Tag Archives: behaviour

Meet Swift

Last week I welcomed Blue Cross Swift to my little herd. She’ll be a temporary visitor as another step on her way to a happier and more secure future.

It all began a couple of weeks ago, the result of online collaboration helped along by social media. One of my colleagues, Lisa Ashton of EquiCoach works with Blue Cross, providing staff with training and coaching in applying modern, evidence based horse training methods. She’d been helping the team train Swift to be more positive towards people and to cooperate with handling using reward based techniques via clicker training. Lisa shared Swift’s story with her Facebook group, Coffee with Horse Lovers. The story was that Swift really needed a home where her new people would avoid pressure to coerce Swift and would use positive reinforcement to encourage her cooperation.

The story was given even more power by another colleague, also my long term friend and mutual support in the world of horses, Helen Spence at Helen Spence Horse Sense. Helen joined Swift’s story in November when she was hosted by Blue Cross for workshops exploring her ‘Golden Triangle’ of horse behaviour, exploring the interaction between emotions, behaviour and training, adding another layer to the work of the Blue Cross team and further underlying the importance of protecting and promoting Swift’s emotional life. Swift definitely needed a home with low human expectation, and space to grow. So the social media machine redoubled its efforts, I stepped in and Horse and Hound wrote all about it!

So last week Swift arrived, so ably handled by her lovely, dedicated groom, Ann who showed me how she had trained Swift so I can offer familiar signals to her even though the rest of me is clearly unfamiliar. We turned her out in one half of the field so she could see the others and them, her. Then later on I turned Penny in with her so she could begin to make a bond and feel safe.

Let the next chapter begin!

Loading… Because we want to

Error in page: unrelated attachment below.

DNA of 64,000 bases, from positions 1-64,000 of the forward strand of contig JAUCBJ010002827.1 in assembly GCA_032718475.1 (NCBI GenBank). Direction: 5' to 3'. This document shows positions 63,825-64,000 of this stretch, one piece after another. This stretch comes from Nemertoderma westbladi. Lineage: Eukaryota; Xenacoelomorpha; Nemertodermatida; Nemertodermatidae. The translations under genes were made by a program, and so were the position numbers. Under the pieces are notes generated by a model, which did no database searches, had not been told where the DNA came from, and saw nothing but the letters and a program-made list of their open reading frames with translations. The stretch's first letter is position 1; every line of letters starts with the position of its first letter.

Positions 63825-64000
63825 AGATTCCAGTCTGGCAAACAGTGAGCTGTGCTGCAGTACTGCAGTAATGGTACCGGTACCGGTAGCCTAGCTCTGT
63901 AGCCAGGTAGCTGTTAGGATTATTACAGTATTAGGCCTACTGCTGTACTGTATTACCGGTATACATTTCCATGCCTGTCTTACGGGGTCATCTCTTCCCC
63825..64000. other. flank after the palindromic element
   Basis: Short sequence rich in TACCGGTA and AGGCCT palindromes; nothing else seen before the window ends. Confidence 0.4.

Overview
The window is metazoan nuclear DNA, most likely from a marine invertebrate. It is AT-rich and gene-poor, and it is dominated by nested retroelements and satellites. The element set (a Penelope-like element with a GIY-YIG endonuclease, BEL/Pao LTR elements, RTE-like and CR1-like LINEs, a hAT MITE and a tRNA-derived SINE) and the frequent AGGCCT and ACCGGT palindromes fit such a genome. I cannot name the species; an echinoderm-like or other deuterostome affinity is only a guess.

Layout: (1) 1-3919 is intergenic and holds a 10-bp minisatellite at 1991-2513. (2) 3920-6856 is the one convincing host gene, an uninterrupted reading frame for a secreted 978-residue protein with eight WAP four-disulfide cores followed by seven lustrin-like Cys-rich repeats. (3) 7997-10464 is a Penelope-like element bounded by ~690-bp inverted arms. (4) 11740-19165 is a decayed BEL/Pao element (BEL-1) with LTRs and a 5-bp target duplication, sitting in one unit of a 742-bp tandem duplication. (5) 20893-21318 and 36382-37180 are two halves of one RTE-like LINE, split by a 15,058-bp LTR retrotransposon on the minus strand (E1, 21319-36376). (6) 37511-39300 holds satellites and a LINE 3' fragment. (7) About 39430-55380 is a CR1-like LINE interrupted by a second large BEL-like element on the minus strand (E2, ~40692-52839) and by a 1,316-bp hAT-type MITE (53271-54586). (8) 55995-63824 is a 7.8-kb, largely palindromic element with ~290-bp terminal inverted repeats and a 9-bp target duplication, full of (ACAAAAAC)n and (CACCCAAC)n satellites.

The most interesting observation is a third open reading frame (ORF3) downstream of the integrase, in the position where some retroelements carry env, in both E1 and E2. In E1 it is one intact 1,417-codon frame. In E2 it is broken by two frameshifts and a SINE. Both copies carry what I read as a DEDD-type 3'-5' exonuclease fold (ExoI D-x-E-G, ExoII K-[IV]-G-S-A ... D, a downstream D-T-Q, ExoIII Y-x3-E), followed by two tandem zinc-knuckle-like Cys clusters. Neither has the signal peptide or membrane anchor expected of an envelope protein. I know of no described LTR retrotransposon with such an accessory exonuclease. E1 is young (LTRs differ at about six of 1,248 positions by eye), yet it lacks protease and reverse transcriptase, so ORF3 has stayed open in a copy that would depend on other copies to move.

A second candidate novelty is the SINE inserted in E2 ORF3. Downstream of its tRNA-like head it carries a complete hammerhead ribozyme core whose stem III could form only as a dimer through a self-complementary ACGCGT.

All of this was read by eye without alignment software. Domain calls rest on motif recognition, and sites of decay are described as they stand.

The point of training a horse to load is so that they want to. At least that’s my point of view. This means it’s not just training. It’s creating a succession of experiences that allows the horse to adjust to and enjoy loading in their own time and head. You can lead the horse onto the box and just go. And a calm and confident personality may well get used to it and never have any objection. If they are cool and logical enough to discover there is fun at the end of the journey then so much the better. But not every horse is a happy customer, they might be naturally timid and such experiences would make them sensitive to travelling and even phobic. Others may have a traumatic experience and experience fear every time they are presented with the box. 

In these instances, systematic desensitisation and counter conditioning can be your friends, especially when you allow the horse to dictate the pace of their new learning and make it possible for them to explore. The first is to simply make it a lot easier to be near the box – just graze or eat a meal near it without making the horse feel afraid, or so if they are spooked they can return to eating. Over time the meal is enjoyed over progressive steps onto the rampand into the lorry. The counter conditioning part is the meal itself, the horse chews and enjoys emotions incompatible with fear, so the two events of desensitisation and counter conditioning run together, slowly. 

The images and film here demonstrate what that might look like.

Please note the vehicle is secured on blocks!


Weaving, and related behaviours of head nodding/tossing, box walking and fence pacing are all about frustration, frustration because there is an obstacle blocking the path to the horse’s goal. That goal might be to get more room to exercise, many horses let rip with a kick and a buck after being cooped up. But it’s even more fun with friends. Many stables don’t allow for physical contact between neighbours, and almost as many only allow a limited view of others such as only when the horse pops their head over the door. Research demonstrates that such living conditions are indeed a source of chronic stress http://www.sciencedirect.com/…/article/pii/S0031938415001146. Other research shows that horses choose to stay active and be out for longer when turned out in company. Since incidence and duration of weaving behaviour can be reduced by careful use of stable mirrors and/or windows to neighbouring stables and other surroundings ( https://www.ncbi.nlm.nih.gov/pubmed/10856785 ), the social aspect of this frustration related behaviour is highly significant to the horse – hardly surprising since they are social animals 😉 Mutually compatible group housing had the best effect on reducing stress in Yarnell’s research in the first link above.